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The Question of God: C.S. Lewis and Sigmund Freud Debate God, Love, Sex, and the Meaning of Life Paperback – August 7, 2003
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Top Customer Reviews
I confess that I am puzzled at those who accuse Nicholi of "stacking the deck" in favor of Lewis, or merely feigning objectivity while actually casting Freud in a poor light. The thinly veiled assertion seems to be that Freud was actually very different than he is made out to be in this book, and that Nicholi either consciously or unconsciously skews Freud's real positions and ideas. I found that far from the truth.
First, Nicholi readily acknowledges that no one is truly objective and dispassionate, particularly on such fundamental questions as the meaning of life and existence of God. But I believe he does an excellent job of not injecting his own bias into the equation. Second, Nicholi takes pains to point out many of the (rather substantial) contributions Freud has made to modern thought, particularly in his field of psychoanalysis. Finally, Nicholi's text is historical. Where people may have encountered frustration (particularly supporters or Freud's wordlview) is when Nicholi attempts to look at the actual EFFECT of each man's worldview on his life; a perfectly appropriate tactic given the goal of the book. Nicholi cites nothing but historically verifiable facts about these two men. Whether one believes in God or not, the rather dramatic nature of Lewis' conversion is undeniable -- one may debate the cause(s) of his change, but not the existence of the change. The same holds true for the despair and lonliness that Freud freely acknowledges experiencing in heavy doses.Read more ›
Dr. Nicholi's writing style is lucid, learned and accessible. Other Amazon.com critiques of his writing style as merely being "Freud says this, but Lewis says that" simply do not hold water. Dr. Nicholi injects his text on Freud and Lewis with meticulous direct quotes from each man's writings, both public and personal, plus accounts from others who knew Freud or Lewis. Dr. Nicholi's writing succeeds on all levels: fairness (Dr. Nicholi's truly unbiased prose is to be commended), lucidity, and captivation: as the favorable comments from readers on the back cover notes, I too had a hard time putting this book down.
At least one earlier Amazon reviewer dismissed the book because Lewis, being a generation after Freud, always gets the last word, so the book's premise is hopelessly flawed. On the contrary, while Dr. Nicholi not only notes in the Prologue that Freud had no chance to rebut Lewis directly, he nevertheless anticipated some spiritual worldview arguements made by Lewis, and are so noted by Dr. Nicholi.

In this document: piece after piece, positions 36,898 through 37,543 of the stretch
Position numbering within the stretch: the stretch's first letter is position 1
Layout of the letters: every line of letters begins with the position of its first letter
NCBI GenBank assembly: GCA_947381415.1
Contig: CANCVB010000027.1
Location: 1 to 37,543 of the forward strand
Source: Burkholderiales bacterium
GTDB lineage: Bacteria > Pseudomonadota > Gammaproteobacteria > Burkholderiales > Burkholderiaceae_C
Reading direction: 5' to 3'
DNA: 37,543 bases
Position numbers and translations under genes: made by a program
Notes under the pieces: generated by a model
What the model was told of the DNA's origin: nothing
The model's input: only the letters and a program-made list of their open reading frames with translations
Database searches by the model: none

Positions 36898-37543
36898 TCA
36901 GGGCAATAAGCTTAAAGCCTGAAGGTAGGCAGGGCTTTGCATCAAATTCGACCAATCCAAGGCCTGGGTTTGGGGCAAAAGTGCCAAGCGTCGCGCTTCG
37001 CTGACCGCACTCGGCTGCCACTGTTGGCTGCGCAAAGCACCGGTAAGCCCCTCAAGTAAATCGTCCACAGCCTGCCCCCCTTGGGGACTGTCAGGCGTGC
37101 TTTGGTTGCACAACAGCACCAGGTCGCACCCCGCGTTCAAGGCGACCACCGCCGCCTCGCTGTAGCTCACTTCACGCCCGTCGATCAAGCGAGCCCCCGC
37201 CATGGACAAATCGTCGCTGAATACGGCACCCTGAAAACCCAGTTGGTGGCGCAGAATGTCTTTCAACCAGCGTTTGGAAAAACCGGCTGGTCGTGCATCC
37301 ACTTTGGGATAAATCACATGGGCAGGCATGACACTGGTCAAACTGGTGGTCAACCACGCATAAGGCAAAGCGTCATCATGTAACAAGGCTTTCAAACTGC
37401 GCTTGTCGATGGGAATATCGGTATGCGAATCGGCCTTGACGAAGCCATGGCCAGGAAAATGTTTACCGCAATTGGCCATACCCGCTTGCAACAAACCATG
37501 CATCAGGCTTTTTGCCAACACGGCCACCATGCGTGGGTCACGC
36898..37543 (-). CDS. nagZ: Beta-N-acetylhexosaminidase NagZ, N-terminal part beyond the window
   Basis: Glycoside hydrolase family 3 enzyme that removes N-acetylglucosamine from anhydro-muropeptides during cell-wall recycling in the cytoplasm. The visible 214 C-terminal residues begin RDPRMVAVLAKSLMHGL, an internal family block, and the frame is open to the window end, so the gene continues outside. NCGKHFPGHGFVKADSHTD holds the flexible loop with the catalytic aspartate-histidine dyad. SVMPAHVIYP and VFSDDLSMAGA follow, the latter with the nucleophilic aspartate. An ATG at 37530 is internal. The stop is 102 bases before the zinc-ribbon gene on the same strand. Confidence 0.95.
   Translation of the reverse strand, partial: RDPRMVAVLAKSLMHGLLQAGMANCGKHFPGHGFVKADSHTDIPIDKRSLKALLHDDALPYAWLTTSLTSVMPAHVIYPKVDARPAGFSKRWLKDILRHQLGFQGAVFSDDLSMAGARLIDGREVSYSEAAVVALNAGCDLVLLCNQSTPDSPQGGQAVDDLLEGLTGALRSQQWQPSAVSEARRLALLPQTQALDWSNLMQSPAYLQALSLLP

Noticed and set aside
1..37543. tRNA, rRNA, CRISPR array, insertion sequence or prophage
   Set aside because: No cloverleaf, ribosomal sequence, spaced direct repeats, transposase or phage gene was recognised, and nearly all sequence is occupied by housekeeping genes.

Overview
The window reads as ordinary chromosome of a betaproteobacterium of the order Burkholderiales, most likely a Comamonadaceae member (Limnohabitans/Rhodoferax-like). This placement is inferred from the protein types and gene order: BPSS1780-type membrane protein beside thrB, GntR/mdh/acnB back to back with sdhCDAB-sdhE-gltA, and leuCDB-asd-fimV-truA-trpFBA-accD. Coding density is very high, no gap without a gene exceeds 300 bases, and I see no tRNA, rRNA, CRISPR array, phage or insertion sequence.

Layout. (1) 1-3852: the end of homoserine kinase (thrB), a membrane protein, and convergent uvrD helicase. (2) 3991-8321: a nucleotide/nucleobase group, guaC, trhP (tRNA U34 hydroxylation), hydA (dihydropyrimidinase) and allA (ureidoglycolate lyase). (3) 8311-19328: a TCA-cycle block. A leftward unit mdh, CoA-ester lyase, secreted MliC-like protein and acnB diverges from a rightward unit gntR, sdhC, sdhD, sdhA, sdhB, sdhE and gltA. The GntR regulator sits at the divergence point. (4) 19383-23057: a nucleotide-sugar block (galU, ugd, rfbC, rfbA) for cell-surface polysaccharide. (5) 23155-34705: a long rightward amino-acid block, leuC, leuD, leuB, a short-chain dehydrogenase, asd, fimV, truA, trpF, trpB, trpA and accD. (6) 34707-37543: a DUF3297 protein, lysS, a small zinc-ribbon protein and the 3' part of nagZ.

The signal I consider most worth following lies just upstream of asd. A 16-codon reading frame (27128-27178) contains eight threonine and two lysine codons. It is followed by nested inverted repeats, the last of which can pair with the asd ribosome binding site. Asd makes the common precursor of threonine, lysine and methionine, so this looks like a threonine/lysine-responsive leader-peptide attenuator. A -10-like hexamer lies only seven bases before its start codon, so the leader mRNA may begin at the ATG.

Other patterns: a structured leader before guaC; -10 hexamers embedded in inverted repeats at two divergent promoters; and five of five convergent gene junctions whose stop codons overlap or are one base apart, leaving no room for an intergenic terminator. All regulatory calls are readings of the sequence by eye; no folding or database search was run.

Finally, still other reviewers dismissed C.S. Lewis as just another "apologetic" and not a very good one. Ridiculous!Read more ›
Having said that though, I am glad to have learned so much about Freud in the process. I think that the author does a good job of presenting the viewpoints of each man, with respect to their opinions on such topics as Creation, Conscience, Religious Conversion, Happiness, Sex, Love, Pain, and Death.
Big issues. Worthy of big, deeply felt convictions. And each man had them.
So many reviewers here have speculated that the author does not write this book from a disinterested stance, that he in fact, favors Lewis, and presents him as being a more consistent and (for lack of a better word) healthy individual. I agree that Lewis does come off as being such. But what is most important to me (as a reader of the information) is... is it TRUE? Is this slant toward Lewis as a more self-actualized person fair? Or is it fabricated? Is it manufactured? Is Lewis deliberately favored?
Dr. Nicholi has studied the philosophical writings of both men for over twenty-five years, and teaches a course at Harvard based on an examination of these two worldviews. Somehow, I do not imagine this present book as some latent "hate-on" for Freud finally making itself known in printed form. It did not appear that way for me, although yes, Lewis does come across as being someone who lived a more personally fulfilled, whole life.
I believe that the quotation marks speak for themselves. This is a well-researched book, I do not feel that Dr. Nicholi is really putting words or ideas INTO the mouth and mind of either figure.Read more ›
Most Recent Customer Reviews
Two greats head to head. Or two and two halves because one of them changed in midstreamPublished 2 days ago by Loren Steinhauer
In this book Dr. Armand has come as close to presenting both the Christian and materialist worldview without prejudice as is possible to do.
Though a Christian, Dr. Read more
clear, but maybe a little biased towards Christianity. I don't think there is enough emphasis on mutually inclusive ideas where God and unconscious motivations can be explored more... Read morePublished 1 month ago by Mautzuyao
The authority provides an excellent review of several topics covered and studied by Freud and Lewis. Especially interesting were the reflexions on love and pain.Published 3 months ago by Jorge Gaete
I received the book in a timely manner. There was a kink in the cover. Whether this happened in shipping or was shipped that way, I am not sure. Read morePublished 6 months ago by Brendon Ehrlich
I didn't realize C.S. Lewis was an athiest at one point in his life. This was an excellent comparison of two renowned individuals. Read morePublished 7 months ago by Aatwin
Have not finished yet but I am enjoying it a lot. Will give a complete review later.Published 8 months ago by granann